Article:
Reduce the duration of exposure to air of captured fish before release
Overall effectiveness category Awaiting assessment
Number of studies: 3
Background information and definitions
In all types of fishing activity, fish are exposed to the air when the fishing gear they have been captured with is retrieved from the water. In commercial fisheries, the duration of air exposure can vary widely and depends on fishing method, the amount and type of catch and the processes used to sort it. When fish leave the water the surface area of their gills is drastically reduced and oxygen uptake into the bloodstream virtually stops (Ferguson & Tufts 1992). They are likely to suffer external injury as well as internal damage as a response to the acute stress. A fish will ultimately die if left out of water. However, some fish species are more tolerant to exposure than others and can survive for a relatively long time in air. Reducing the length of time fish are exposed to air before being returned to the water may influence survival by reducing physical injury and damage caused by lack of oxygen. Normal gill function returns when live fish are returned to water.
For related interventions, see ‘Handling of catch’.
Ferguson R.A. & Tufts B.L. (1992) Physiological Effects of Brief Air Exposure in Exhaustively Exercised Rainbow Trout (Oncorhynus mykiss): Implications for “Catch and Release” Fisheries. Canadian Journal of Fisheries and Aquatic Sciences, 49, 1157–1162.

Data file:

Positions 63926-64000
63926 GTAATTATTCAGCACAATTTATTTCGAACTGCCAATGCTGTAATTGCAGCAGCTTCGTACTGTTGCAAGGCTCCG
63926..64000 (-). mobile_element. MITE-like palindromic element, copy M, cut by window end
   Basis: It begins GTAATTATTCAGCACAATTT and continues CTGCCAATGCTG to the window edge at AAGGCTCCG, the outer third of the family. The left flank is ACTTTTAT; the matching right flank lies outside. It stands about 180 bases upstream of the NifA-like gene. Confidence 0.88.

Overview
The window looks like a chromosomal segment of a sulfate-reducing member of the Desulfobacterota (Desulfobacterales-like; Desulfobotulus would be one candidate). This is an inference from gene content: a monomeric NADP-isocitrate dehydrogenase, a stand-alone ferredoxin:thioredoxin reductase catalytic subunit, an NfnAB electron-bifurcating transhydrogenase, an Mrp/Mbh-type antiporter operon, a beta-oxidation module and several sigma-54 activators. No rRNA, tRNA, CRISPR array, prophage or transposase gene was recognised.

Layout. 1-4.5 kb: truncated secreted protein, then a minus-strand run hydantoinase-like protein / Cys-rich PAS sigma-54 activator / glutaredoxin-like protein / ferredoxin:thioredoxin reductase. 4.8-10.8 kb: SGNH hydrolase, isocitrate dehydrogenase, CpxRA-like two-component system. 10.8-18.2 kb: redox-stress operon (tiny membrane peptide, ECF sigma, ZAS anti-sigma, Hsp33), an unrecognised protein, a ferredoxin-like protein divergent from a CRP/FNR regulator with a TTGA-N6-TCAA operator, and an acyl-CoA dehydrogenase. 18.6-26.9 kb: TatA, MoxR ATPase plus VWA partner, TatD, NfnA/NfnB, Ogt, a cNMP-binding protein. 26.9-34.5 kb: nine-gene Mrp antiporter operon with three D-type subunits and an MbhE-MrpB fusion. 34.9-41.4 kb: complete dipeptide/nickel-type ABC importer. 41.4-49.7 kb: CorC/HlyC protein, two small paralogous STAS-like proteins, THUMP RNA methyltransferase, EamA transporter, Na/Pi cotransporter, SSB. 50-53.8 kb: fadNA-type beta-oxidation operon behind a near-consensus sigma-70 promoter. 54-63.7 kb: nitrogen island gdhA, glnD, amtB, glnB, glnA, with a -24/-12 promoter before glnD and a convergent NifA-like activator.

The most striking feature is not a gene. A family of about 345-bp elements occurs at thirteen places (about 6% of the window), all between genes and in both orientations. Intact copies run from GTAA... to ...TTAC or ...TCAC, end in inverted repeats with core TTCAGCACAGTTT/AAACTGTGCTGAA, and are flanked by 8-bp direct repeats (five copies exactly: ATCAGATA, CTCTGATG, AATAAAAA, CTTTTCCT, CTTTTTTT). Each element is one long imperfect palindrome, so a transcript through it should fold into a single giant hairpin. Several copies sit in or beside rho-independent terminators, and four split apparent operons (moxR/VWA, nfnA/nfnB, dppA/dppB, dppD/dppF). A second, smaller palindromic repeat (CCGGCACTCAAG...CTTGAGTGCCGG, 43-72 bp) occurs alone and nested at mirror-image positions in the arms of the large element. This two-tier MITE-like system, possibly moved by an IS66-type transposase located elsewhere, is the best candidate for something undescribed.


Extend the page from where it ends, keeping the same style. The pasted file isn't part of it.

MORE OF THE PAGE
Supporting evidence from individual studies
A replicated study in 2000–2001 of bottom fishing grounds in the Bay of Biscay, Spain (Rodríguez-Cabello et al. 2005) found that reducing air exposure under commercial fishing conditions did not increase the survival of unwanted small-spotted catshark Scyliorhinus canicular, but it was increased under research fishing conditions. Catshark survival rates were similar between exposure times (sorting time on deck) on commercial trawling trips (20 min: 82%, 30 min: 80%, 40 min: 78%, 60 min: 68%, 85 min: 64%). However, survival rates were improved with shorter times on deck during bottom trawl survey deployments (20 min: 100%, 30 min: 94%, 40 min: 92%, 60 min: 81%). The authors noted that although a weak effect was found under commercial conditions, survival did not appear to be affected by sorting time or tow duration (data reported as graphical analysis). Data were collected from otter trawl deployments during commercial fishing trips (16 hauls) and bottom trawl surveys (20 hauls). For each deployment, groups of twenty catshark were exposed to air: for six intervals between 18–85 min during commercial deployments and 20, 30, 40 and 60 min intervals during the trawl survey. Tow duration was 180–360 minutes for commercial deployments and 30 minutes during the survey. After each period of time on deck after capture, catshark were transferred to onboard tanks and survival was assessed after 1 h.Study and other actions tested